Which brings me to Venezuela (of course, as the sort of “anti-Dubai”). One and a half trillion dollars. Let me lay out the “0s” here so you may contemplate them – $1,500,000,000,000. That is what the Venezuelan socialists have wasted. “But we wanted to make a better world for our people,” say the naïve – with hunger approaching famine, a reduction of life expectancy of 3 years, of perhaps 5 million refugees – a number rivaling Syria. Of economic collapse reaching 50% of GDP (when the USSR collapsed Russia’s GDP only fell by 30%), and inflation reaching %10,000,000 – now going down because there is nothing left to buy. Of hate and stupidity and a generation of Che Guevara quoting idiots when elsewhere people are planning for the colonization of Mars. “Dubai does not respect minorities” the utopians sneer, except the minorities are flocking to Dubai as fast as they can get their visas stamped (as they once did in Venezuela, before the days of socialism). Not one rock atop another, that is what Venezuela has given us. Even the cavemen gave us some rock art and a few flint knives to account for their presence. Socialist Venezuela will extinguish itself in a massive supernova followed by a black hole which will suck in aid money and World Bank loans for a generation, or two; joining the likes of Somalia, Nigeria, Nicaragua, Congo and other failed states. “But Dubai is not a democracy” say the defenders of Venezuela’s socialist suicide, forgetting legitimacy of leadership is arrived at in different ways than simply the ballot box; that monarchies are the oldest system of government (and historically the most stable); that benevolence of leadership is shown not through ideology but always through results. Especially when the results are so great a creation as the Jewel of Arabia.

So go to Dubai, ye socialists who cannot see a shining beautiful orb without imagining its destruction upon the rocky shores of your ancient prejudices. Think of things besides yourselves, your tired worn-out notions of equality and revel in a land of the future where anything, anything, is possible. Then come talk to me of Venezuela.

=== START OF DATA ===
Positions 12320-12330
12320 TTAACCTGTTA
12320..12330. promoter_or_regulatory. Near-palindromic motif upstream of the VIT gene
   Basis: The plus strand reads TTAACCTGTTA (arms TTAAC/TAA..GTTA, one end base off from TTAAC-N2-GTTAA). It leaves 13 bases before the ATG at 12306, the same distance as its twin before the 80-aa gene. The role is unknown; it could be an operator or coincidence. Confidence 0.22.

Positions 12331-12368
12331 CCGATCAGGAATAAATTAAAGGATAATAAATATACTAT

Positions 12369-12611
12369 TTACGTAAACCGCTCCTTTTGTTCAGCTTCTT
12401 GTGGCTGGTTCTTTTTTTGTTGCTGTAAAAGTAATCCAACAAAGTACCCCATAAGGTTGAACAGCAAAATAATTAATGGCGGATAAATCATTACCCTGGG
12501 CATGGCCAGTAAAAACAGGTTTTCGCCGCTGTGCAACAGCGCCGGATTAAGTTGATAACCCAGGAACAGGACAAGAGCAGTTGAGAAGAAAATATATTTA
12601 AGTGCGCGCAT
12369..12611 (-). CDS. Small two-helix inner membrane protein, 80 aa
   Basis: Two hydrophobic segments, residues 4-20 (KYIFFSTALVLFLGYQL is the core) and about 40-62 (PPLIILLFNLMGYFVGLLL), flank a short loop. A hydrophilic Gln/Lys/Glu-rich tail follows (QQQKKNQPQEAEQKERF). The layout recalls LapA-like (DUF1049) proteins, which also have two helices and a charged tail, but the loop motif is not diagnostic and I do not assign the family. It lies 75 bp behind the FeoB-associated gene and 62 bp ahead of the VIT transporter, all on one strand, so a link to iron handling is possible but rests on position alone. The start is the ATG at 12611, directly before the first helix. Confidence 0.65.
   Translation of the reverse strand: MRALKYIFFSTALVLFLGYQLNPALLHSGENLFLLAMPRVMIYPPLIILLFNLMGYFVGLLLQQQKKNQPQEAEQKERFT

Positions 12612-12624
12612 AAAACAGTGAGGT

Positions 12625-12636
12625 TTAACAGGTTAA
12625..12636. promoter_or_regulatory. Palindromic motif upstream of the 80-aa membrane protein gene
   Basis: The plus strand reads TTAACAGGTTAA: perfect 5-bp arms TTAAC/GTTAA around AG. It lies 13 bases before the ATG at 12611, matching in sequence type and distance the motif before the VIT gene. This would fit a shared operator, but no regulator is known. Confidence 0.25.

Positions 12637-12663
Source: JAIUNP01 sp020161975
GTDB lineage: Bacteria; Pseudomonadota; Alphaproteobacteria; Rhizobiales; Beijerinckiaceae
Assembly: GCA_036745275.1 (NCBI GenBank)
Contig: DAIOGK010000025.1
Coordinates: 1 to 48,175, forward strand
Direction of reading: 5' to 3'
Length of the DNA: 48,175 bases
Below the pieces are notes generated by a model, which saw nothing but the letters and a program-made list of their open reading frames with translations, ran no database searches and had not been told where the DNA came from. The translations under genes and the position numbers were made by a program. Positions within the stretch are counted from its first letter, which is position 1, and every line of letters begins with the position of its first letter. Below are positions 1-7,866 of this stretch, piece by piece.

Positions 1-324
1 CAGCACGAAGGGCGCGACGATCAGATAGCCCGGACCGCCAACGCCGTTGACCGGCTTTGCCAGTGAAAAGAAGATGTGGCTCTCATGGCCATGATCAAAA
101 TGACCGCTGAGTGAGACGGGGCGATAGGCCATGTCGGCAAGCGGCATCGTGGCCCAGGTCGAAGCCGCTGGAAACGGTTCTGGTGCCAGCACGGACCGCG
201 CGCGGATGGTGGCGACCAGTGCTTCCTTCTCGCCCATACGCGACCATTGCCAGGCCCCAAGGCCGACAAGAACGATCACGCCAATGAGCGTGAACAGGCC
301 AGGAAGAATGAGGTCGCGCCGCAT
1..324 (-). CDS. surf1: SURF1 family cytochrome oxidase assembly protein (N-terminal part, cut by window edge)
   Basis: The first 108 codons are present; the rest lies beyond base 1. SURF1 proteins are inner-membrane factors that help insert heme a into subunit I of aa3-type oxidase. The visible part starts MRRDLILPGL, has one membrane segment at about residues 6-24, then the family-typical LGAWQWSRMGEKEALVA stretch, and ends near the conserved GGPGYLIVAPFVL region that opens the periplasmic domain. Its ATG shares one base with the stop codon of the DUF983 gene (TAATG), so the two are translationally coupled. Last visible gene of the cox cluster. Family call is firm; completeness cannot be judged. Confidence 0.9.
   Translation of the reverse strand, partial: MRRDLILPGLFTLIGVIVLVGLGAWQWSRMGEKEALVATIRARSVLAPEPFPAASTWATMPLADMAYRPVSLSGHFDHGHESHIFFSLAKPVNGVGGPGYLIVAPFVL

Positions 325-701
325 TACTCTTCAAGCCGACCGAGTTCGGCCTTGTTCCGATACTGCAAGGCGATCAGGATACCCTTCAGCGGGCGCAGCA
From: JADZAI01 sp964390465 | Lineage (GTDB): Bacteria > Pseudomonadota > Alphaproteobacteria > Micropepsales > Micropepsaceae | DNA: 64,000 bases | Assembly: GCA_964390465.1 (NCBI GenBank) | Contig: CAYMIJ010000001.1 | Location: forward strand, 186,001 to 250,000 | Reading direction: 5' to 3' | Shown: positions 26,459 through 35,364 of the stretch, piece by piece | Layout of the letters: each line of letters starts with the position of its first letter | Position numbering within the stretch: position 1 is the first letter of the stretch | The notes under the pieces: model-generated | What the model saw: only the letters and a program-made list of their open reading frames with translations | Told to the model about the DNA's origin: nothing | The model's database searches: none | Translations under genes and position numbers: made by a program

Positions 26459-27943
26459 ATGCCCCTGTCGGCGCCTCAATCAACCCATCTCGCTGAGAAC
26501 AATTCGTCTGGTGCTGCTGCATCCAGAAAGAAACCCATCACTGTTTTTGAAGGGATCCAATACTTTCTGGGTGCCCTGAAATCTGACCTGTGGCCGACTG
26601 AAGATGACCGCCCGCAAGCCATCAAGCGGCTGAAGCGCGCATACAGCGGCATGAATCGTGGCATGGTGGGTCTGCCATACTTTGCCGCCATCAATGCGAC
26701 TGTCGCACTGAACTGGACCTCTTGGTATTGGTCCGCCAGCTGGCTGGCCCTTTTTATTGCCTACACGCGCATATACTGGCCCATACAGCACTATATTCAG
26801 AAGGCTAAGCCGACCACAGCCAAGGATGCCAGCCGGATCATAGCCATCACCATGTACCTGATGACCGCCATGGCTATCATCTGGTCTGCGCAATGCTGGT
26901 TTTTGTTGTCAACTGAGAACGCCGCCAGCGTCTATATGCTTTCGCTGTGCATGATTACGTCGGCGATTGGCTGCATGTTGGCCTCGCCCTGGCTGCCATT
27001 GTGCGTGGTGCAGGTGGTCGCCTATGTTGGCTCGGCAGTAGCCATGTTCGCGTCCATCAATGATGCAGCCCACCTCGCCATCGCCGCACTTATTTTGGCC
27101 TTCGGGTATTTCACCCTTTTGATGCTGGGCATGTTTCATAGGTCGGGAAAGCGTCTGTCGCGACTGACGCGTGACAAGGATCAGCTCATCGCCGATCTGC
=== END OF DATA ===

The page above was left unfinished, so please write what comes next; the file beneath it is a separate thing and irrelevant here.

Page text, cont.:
marina

Dubai Marina Sunset over the Persian Gulf

About Joel D. Hirst

Joel D. Hirst is a novelist and a playwright. His most recently released work is "Dreams of the Defeated: A Play in Two Acts" about a political prisoner in a dystopian regime. His novels include "I, Charles, From the Camps" about the life of a young man in the African camps and "Lords of Misrule" about the making and unmaking of a jihadist in the Sahara. "The Lieutenant of San Porfirio" and its sequel "The Burning of San Porfirio" are about the rise and fall of socialist Venezuela (with magic).
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11 Responses to To Talk of Many Things… (Vol. #3 – Dubai)

  1. Pingback: To Talk of Many Things… (Vol. #3 – Dubai) — Joel D. Hirst’s Blog | The zombie apocalypse survival homestead

  2. mobiuswolf says:

    Thanks for sharing that, it’s good to hear.
    How does King Donald the first, grab you?

    Like

  3. Gerard vanderleun says:

    Just testing the comment response which did not allow me to comment at another post.

    Like

  4. Jm Irvine says:

    Interesting. Intriguing essay. Just last week my husband mentioned an opportunity for him to work at an American medical corporation in Dubai for a couple of years. And although I thought it’d be a truly amazing opportunity, he quickly said it’s a no go. He said it’d be dangerous as well as constraining for me because i’m female, etc.. I believe maybe in his mind he jumbles all of the Middle East together. Your essay sure paints an amazingly positive place.

    Like